Donovan Ruddock

Last updated
Donovan Ruddock
Statistics
Nickname(s)Razor
Weight(s) Heavyweight
Height6 ft 3 in (191 cm)
Reach82 in (208 cm)
NationalityCanadian
Born (1963-12-21) December 21, 1963 (age 57)
St. Catherine, Jamaica
Stance Orthodox
Boxing record
Total fights47
Wins40
Wins by KO30
Losses6
Draws1

Donovan "Razor" Ruddock (born December 21, 1963) is a Jamaican-born Canadian former professional boxer who competed from 1982 to 2001, and in 2015. He is known for his two fights against Mike Tyson in 1991, and a fight against Lennox Lewis in 1992. Ruddock was also known for his exceptional heavy punching power: one of the best examples of his left hand power was his knockout of former WBA heavyweight champion Michael Dokes in 1990. His favoured weapon at the ring proved to be a highly versatile half-hook, half-uppercut left-handed punch he called "The Smash," which accounted for the majority of his knockout wins, and also happened to be his major downside during his entire career, as he didn't throw a single right hand during most of knockout flurries, being a left-handed puncher fighting out of the orthodox stance. [1]

Contents

Professional career

Early years

Ruddock was born in St. Catherine, Jamaica. [2] At age 11, he left Jamaica with his family and moved to Toronto, settling in the city's Weston neighbourhood. [3] Ruddock attended Emery Collegiate Institute and Westview Centennial Secondary School, when he was a teenager. [4]

As an amateur boxer, Ruddock had a win over Lennox Lewis in March 1980 in Toronto at the Ontario Junior Boxing Championship, winning via a split decision (3:2) in the 75 kg weight class (165 lbs). [5] He turned pro in 1982, but his career started slowly, having only 11 fights between 1982 and 1985. He won eight of his first nine fights, but drew his fifth. More controversy would follow in April 1985 when he lost to journeyman David Jaco, who would be KO'd by a young Mike Tyson the next year. After eight rounds Ruddock's corner threw in the towel when he complained of breathing problems. Jaco was awarded a TKO victory. It was discovered Ruddock had a rare respiratory illness and doctors told him his career would be over.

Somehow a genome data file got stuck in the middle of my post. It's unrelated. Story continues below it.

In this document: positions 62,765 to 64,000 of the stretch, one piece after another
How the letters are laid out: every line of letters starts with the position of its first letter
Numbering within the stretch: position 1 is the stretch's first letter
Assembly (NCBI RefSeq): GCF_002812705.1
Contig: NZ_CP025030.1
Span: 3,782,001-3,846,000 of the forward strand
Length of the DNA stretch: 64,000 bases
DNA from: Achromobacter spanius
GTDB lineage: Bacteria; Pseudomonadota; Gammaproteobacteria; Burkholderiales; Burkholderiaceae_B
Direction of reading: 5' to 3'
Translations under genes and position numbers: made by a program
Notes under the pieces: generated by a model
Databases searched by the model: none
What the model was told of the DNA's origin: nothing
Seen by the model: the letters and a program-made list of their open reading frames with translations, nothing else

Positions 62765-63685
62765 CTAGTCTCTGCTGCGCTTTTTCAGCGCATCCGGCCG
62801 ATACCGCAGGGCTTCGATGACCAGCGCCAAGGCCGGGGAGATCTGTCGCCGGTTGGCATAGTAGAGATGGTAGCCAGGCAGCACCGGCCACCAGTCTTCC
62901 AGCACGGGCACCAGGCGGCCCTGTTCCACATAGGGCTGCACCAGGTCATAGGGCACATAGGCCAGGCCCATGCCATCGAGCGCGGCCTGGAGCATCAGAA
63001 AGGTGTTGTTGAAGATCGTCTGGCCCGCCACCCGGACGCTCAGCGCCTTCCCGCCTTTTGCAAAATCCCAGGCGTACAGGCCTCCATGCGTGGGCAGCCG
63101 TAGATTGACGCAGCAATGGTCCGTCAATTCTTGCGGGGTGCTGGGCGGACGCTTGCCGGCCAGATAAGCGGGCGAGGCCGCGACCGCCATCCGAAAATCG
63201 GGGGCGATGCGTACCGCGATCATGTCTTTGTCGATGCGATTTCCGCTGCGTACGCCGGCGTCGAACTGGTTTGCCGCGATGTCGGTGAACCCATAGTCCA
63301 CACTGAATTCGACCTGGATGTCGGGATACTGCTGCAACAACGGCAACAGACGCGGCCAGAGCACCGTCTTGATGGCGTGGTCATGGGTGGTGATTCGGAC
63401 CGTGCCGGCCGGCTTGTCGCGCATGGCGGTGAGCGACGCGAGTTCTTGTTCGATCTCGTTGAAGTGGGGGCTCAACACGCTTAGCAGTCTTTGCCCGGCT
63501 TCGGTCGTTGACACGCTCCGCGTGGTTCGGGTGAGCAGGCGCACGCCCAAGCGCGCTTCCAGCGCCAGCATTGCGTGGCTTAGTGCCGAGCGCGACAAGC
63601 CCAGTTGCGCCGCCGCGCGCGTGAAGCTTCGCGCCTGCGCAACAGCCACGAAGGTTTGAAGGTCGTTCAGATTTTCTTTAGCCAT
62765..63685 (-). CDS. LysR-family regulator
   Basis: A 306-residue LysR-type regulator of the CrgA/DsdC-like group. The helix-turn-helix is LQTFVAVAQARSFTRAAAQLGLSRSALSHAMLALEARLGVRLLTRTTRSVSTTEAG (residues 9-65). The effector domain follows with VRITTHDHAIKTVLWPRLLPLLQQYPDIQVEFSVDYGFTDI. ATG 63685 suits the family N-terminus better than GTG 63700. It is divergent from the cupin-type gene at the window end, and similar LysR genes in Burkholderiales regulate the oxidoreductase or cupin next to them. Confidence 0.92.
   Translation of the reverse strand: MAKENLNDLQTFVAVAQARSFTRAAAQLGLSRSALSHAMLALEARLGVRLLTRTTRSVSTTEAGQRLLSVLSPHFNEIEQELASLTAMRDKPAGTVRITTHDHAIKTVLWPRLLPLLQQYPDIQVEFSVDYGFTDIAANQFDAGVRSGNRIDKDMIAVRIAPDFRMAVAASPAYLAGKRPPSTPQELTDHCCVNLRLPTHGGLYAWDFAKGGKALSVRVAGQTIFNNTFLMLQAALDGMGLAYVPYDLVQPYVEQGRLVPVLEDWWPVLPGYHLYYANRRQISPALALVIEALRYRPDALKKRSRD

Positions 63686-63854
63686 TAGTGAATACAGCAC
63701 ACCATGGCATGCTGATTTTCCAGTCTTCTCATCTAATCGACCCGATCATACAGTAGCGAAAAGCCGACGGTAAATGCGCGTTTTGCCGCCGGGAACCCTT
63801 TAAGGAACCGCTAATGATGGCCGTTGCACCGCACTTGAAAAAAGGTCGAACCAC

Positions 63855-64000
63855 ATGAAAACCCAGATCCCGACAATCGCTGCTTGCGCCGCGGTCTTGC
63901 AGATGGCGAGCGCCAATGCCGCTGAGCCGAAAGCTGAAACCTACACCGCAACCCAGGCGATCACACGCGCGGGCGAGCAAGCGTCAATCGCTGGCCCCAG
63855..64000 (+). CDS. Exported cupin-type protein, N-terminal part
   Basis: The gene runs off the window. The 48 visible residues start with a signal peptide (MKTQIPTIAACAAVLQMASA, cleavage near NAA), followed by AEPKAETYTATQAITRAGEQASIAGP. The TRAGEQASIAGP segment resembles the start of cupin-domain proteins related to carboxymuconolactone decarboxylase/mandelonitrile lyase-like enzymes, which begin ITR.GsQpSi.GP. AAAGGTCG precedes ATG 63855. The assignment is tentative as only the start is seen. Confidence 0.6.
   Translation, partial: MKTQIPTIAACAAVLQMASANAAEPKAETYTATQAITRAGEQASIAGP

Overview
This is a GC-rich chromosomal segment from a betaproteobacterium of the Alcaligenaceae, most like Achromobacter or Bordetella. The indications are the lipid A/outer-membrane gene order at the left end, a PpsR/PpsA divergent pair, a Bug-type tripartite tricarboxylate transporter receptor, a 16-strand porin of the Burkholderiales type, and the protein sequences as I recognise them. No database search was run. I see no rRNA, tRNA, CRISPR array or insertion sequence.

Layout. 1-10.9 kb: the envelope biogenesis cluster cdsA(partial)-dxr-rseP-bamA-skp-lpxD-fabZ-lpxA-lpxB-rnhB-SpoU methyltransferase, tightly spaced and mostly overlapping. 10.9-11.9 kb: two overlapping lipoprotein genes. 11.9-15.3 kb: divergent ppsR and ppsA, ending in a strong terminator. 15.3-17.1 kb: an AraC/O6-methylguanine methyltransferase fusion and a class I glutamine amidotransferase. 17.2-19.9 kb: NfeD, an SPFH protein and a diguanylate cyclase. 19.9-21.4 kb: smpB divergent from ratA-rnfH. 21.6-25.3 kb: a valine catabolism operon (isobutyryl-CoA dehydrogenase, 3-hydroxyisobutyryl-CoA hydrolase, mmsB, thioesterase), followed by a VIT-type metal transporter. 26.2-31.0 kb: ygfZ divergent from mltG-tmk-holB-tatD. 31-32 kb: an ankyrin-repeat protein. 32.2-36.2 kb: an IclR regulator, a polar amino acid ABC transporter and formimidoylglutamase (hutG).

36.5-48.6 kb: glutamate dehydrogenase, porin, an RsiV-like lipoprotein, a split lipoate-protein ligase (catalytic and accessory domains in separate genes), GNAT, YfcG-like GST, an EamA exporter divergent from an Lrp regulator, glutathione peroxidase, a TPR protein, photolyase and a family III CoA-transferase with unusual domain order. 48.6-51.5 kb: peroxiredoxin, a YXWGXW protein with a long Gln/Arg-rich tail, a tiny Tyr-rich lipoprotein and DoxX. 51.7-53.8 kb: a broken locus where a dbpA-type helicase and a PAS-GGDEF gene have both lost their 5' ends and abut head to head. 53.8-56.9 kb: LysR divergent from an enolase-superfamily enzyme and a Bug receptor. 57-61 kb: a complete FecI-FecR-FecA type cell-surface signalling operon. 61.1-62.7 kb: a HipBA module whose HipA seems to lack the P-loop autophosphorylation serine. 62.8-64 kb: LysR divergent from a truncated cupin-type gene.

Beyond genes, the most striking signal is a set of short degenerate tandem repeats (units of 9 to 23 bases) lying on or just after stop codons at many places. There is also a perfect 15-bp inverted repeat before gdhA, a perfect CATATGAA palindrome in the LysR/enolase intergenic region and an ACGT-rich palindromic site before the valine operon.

Return to the ring

After taking 10 months off after rehabilitation Ruddock made a full recovery to the doctors' surprise and resumed his boxing career winning 9 straight fights, 8 of them by KO also picking up an impressive decision win over former WBA heavyweight title-holder Mike Weaver before winning the Canadian heavyweight championship by a first-round knockout against Ken Lakusta in 1988.

In 1989, after two more wins by KO, a fight with another former WBA heavyweight title-holder was made, against the hard-hitting James "Bonecrusher" Smith. In the round 2, Ruddock was floored heavily by Smith but showed his heart by getting up, coming back in the round, and impressively knocking out Smith in round 7.

A title bout was made with undisputed heavyweight champion Mike Tyson, scheduled for November 1989 in Edmonton, Alberta. [6] Tyson, claiming illness, cancelled and opted instead to fight James "Buster" Douglas in Tokyo. Tyson would go on to lose in one of the biggest upsets in boxing history.

Ruddock vs Dokes

In 1990, Ruddock fought former heavyweight champion Michael Dokes. Ruddock went into the fight as underdog but put on one of the best performances of his career knocking out Dokes in the 4th round. Dokes appeared to be seriously stunned on the ropes after taking Ruddock's famous "Smash" left hook. A right hand followed, which appeared to put Dokes out, but Ruddock threw another two hooks to knock Dokes out cold for several minutes.